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At Heaven's Gate: Novel

At Heaven's Gate: Novel

Current price: $15.95
Publication Date: March 17th, 1985
Publisher:
New Directions
ISBN:
9780811209335
Pages:
400
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Description

The second novel by Robert Penn Warren, author of the Pulizter-Prize-winning All The King's Men, is a tour de force and a neglected classic.

At Heaven’s Gate, Robert Penn Warren’s second novel, is a neglected classic of twentieth-century fiction. First published in 1943, it grew out of the author’s years in Nashville during a period of political and financial scandals much like those later so memorably portrayed his Pulitzer-Prize-winning All The King’s Men. Other formative elements, as he has said, "came originally out of Dante by a winding path." During the winter of 1939-40 in Rome, where the first half of the book was written, one of the most touching characters, a "Christ-bit mountaineer," and his part of the story literally came full-blown to the author in a typhus-induced delirium. At Heaven’s Gate is a novel of violence, of human beings struggling against a fate beyond their power to alter, of corruption, and of honor. It is the story of Sue Murdock, the daughter of an unscrupulous speculator who has created a financial empire in the South, and the three men with whom she tries to escape the dominance of her father and her father’s world. The background is the capital of a Southern state in the late twenties and the promoters and politicians, the aristocrats and poor whites, the labor organizers and the dispossessed farmers, the backwoods prophets and university intellectuals who are drawn into its orbit. Warren’s picture of the South is as fresh, dramatic, and powerful today as it was when the book was first published. Its plot structure is a tour de force.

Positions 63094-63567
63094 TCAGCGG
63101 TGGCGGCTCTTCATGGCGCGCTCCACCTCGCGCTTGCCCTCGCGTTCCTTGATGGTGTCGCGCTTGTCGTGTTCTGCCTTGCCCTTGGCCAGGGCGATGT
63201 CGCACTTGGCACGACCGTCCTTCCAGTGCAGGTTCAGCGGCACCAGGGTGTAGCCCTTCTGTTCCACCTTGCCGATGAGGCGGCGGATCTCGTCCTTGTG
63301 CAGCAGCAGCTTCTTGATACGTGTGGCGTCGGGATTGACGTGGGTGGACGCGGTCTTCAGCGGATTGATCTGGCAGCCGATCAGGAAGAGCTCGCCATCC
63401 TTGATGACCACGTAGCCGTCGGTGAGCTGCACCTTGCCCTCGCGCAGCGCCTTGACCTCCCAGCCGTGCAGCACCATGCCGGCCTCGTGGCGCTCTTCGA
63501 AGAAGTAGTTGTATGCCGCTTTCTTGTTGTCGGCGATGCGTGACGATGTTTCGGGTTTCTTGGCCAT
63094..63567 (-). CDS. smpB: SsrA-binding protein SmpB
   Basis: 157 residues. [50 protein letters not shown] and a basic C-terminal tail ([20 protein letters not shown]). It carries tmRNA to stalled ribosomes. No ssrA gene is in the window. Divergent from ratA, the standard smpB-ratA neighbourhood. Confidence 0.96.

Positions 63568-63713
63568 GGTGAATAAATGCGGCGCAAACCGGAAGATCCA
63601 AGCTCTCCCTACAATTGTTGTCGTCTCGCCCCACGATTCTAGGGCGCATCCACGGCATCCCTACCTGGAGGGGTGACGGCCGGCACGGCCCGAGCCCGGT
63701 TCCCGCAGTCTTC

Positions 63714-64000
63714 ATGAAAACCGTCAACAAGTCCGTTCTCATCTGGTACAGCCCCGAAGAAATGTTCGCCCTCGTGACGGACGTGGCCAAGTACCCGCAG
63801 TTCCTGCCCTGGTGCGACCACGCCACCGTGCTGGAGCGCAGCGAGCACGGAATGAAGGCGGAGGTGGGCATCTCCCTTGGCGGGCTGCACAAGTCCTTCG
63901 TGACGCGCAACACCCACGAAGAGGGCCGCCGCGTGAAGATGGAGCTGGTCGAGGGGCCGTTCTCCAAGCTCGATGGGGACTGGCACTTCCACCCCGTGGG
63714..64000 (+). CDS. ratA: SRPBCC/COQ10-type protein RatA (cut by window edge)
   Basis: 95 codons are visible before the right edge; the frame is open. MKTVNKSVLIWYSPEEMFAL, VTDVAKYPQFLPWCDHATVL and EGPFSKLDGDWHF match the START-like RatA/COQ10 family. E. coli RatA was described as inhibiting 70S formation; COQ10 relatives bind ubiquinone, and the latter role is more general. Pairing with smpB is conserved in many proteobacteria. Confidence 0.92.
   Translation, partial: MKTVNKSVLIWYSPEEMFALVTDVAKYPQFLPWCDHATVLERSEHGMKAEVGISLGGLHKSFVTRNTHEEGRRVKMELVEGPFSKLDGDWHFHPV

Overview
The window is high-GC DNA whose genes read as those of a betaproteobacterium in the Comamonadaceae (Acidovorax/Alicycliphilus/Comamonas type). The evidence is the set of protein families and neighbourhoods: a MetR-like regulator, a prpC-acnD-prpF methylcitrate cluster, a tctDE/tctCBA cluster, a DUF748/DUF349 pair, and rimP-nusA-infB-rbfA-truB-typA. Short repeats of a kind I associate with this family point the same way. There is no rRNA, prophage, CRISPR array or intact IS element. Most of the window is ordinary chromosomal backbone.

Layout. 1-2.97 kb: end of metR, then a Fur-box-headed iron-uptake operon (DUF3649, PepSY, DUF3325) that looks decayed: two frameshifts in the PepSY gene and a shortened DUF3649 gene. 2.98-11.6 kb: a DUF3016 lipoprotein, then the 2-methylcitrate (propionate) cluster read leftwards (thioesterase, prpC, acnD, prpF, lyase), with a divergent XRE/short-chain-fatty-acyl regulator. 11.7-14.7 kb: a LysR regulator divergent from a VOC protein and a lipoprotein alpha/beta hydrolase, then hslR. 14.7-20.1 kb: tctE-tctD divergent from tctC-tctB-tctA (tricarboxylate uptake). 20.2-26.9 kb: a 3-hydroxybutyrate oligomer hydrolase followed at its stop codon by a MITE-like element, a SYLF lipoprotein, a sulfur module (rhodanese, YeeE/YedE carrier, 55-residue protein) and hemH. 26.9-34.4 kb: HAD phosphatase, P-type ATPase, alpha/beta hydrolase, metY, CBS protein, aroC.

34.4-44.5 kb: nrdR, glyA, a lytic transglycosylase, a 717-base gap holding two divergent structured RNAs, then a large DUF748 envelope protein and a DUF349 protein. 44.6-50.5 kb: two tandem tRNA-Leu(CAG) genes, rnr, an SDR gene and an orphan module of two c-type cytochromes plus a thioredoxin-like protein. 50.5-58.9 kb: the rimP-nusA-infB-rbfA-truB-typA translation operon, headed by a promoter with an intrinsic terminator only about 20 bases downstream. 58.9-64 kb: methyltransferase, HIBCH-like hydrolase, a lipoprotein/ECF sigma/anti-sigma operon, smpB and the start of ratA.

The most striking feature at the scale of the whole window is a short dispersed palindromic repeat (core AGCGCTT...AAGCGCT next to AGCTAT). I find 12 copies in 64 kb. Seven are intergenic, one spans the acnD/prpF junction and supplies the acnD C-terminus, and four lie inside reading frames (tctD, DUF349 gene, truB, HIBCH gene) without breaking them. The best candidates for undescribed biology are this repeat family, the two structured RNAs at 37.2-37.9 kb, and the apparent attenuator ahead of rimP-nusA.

About the Author

Robert Penn Warren (1905–1989) was born in Guthrie, Kentucky. Over a period of more than forty years he wrote in an extraordinary variety of forms, his work includes eight novels and eight volumes of poetry, as well as short stories, critical essays, drama, biography, history, and two studies of race relations in America. Among his many awards are two Pulitzer prizes, for his novel All the King’s Men (1946) and for his volume of poetry Promises (1957), which also won the National Book Award. In 1967 he received the Bollingen Prize in Poetry.